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Techie working in for a decade. Bringing Open Source to the masses little by little.

Australia’s new law might allow police to order engineers to program surveillance features into software behind their company’s back—with “the potential for Australian tech firms to have no clue whether they were even subject to an order" says Nate Cardozo

Firefox is now more important, isolated and vulnerable. Some suggested ways we can support it:
• Set it as your default browser. And if you're back home with family over Christmas, suggest/set as their default too.
• When you hear web devs say "can't everyone just use Chrome", please challenge it.
• Contribute to Mozilla-led projects, e.g. MDN Docs:
• Donate to Mozilla if you can:

Australia just made Man-In-The-Middle attacks required by law. They call it "the ghost" and every #encryption connection has to be open to the government.

Good luck with that.


@Art @Eric Buijs @Matej Ľach  ✅ @Hiro 🇯🇵  🎉 @gecko @Andrew Roach

I live in Australia. I have created encryption technology which cannot be broken - ever; and social networking software with E2EE where the users control not only the keys, but also the *algorithms*. It's physically impossible for me or anybody else to backdoor your encryption. It's also trivial to provide the same basic ability to other fediverse software.

There is also an Australian law which forbids me from discussing encryption technology with people from other countries (quite stiff penalties).

Anyway this entire body of work is available to anybody in the world right now and it's equally impossible for me to take it back. The only thing that has changed is that I can no longer help you. It's up to you to get smart and I would suggest that you need to do it quickly.
@peter People also need to be aware of Firefox's default on telemetry, which they don't inform the user about and which can't be fully turned off from the preferences. This is a really bad practice which undermines their claims about privacy.

So my main takeaway from the tumblr debacle is that people are still expecting corporations to behave like they're their friends. And they're not.

Communities are built out of individuals coming together, not imposed on them from above.

With any luck recent events will see people switching back towards early-internet style sub-Dunbar number ad hoc communities. I remain hopeful.

@blakehaswell One factor to consider is that if the Australian law is considered to be "successful" then similar laws will be passed elsewhere.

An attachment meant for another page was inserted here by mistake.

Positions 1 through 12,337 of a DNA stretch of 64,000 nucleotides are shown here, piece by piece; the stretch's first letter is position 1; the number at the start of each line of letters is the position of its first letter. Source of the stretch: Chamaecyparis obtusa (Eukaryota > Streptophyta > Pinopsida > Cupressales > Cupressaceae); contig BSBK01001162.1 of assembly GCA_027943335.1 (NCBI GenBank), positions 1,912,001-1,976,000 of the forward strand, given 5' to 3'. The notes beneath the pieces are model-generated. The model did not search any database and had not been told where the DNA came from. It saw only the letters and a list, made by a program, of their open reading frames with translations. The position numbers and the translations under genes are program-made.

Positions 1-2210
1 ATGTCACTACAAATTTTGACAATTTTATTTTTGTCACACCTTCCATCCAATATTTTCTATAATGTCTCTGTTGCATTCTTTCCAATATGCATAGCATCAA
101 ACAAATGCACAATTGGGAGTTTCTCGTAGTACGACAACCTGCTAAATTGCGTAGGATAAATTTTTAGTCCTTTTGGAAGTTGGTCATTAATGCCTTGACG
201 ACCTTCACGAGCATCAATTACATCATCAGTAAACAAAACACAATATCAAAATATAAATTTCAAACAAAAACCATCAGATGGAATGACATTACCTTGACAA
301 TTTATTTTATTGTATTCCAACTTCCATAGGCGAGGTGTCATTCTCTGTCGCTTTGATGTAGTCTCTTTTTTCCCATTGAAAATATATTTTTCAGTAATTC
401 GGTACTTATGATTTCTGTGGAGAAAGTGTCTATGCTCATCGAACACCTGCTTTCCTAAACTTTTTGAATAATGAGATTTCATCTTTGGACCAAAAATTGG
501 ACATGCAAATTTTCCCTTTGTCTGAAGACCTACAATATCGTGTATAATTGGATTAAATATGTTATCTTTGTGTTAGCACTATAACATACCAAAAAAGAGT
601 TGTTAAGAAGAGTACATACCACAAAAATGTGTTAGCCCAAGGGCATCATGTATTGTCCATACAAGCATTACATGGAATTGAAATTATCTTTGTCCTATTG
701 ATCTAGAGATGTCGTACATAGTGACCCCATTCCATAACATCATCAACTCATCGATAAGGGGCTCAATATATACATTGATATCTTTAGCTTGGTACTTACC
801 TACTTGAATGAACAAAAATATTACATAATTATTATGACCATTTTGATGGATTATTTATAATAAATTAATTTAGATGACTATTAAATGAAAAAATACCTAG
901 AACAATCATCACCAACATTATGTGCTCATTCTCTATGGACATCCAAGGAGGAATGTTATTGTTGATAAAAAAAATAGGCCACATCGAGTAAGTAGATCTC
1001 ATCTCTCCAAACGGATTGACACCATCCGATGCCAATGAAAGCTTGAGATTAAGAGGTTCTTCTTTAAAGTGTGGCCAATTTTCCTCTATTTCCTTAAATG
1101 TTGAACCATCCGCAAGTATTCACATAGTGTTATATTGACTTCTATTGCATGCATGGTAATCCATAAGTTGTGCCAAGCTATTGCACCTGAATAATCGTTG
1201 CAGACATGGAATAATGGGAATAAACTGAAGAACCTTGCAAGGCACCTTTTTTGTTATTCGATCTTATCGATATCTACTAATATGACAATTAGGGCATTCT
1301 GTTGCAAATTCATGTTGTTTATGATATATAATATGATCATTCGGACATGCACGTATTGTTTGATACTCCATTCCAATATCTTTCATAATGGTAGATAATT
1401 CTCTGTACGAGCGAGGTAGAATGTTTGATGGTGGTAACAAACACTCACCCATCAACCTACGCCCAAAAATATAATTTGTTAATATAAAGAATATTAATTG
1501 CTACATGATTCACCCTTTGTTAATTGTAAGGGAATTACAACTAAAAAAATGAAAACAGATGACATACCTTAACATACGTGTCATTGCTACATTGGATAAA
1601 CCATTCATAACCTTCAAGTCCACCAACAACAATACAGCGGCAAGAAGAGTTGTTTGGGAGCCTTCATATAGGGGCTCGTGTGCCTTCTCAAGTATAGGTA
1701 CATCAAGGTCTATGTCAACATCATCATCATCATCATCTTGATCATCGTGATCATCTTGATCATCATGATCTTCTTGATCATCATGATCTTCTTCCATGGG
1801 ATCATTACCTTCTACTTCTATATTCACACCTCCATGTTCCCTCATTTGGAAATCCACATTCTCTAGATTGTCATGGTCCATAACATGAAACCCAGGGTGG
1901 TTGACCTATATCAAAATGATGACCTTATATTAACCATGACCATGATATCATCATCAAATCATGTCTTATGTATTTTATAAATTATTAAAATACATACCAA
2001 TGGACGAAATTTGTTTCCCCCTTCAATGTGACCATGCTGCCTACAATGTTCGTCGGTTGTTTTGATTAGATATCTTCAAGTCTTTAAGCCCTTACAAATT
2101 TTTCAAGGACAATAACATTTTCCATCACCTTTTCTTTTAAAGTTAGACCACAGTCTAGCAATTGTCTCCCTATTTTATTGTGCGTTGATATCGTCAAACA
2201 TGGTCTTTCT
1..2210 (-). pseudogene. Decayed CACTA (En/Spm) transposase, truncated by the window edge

Some possible tactics:

- Ensure that any backdoors which the government adds are discovered and publicized
- Work towards reproducible builds
- Encourage everyone not to trust proprietary chat apps. Assume that such apps are already backdoored
- Devise and deploy systems for monitoring the relevant open source projects. For example, a system which monitors open source chat apps and lists changes to cryptography related sections. Make code review of sensitive files trivial
- The government won't follow its own laws, and will use apps which are not backdoored. Use FOIA or anything similar to check what apps are used/purchased by officials and point out the hypocrisy
- Run cryptography workshops for your people. Make cryptography cool. Make it fashionable. Make songs and art about it. The government will prefer that people are uneducated on the topic

re: Surveillance Show more

"Tech industry produces at least 2% of all carbon emissions... likely to grow upto 5x in the next 7 years". 😰 Sign the petition for all cloud providers to use sustainable energy for data centres by 2024 ✍️

I confirm that I did not subscribe to this list, although I presented to the Paris OSS. I did ask for clarification and mentioned the #GDPR, but no answer yet.

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Plus de 2 millions et demi de personnes ont développé leurs idées, échafaudé des projets sur depuis sa mise en place.

Framasoft ne vit que de vos dons :


It's taken 10 months, but I now have a more vibrant and interesting network of people than I ever had on Twitter. I'm regularly getting to see things I would not have seen over there.

Which is just confirmation that building a social group *anywhere* (online or offline) takes effort, patience, and often humility. We can't just move from one place to another and expect to keep what we had (again, applies online and offline).

For me, it's been worth the price.

> You never know when the next person who starts just fixing a misspelling in the documentation ends up implementing the next great feature. But you stand a chance to find out if you smile and say thank you for whatever small contribution that gets the motivation flowing

@Framasoft nous offre une tonne de service ! Avec l'arrivée récente de PeerTube en prime, il y a une raison supplémentaire d'aider à maintenir les serveurs et le développement des différents projets.
Alors si vous souhaitez aider à dégoogliser internet, n'hésitez pas à faire un don ! Même quelques euros ponctuels aident !

Ça se passe ici :

Et si vous avez quelques euros en trop, vous pouvez soutenir #Wikipedia, qu'on utilise tous gratuitement !

Simplifying the dynamic DNS on #freedombone for freedns. This should make things more reliable and reduce some UI complexity.

"Young people are better at spotting misinformation and more privacy-aware than their parents' generation". Good to hear some positive final thoughts from the panel after a sobering session on "AI's collateral damage"! #MozFest18

EFF's @CamFisch explains that while election machines have vulnerabilities, “when you have paper ballots, you have an actual physical record that you can audit an election with.”

Lol only just noticed the tag for this year , ljubljana is lovely

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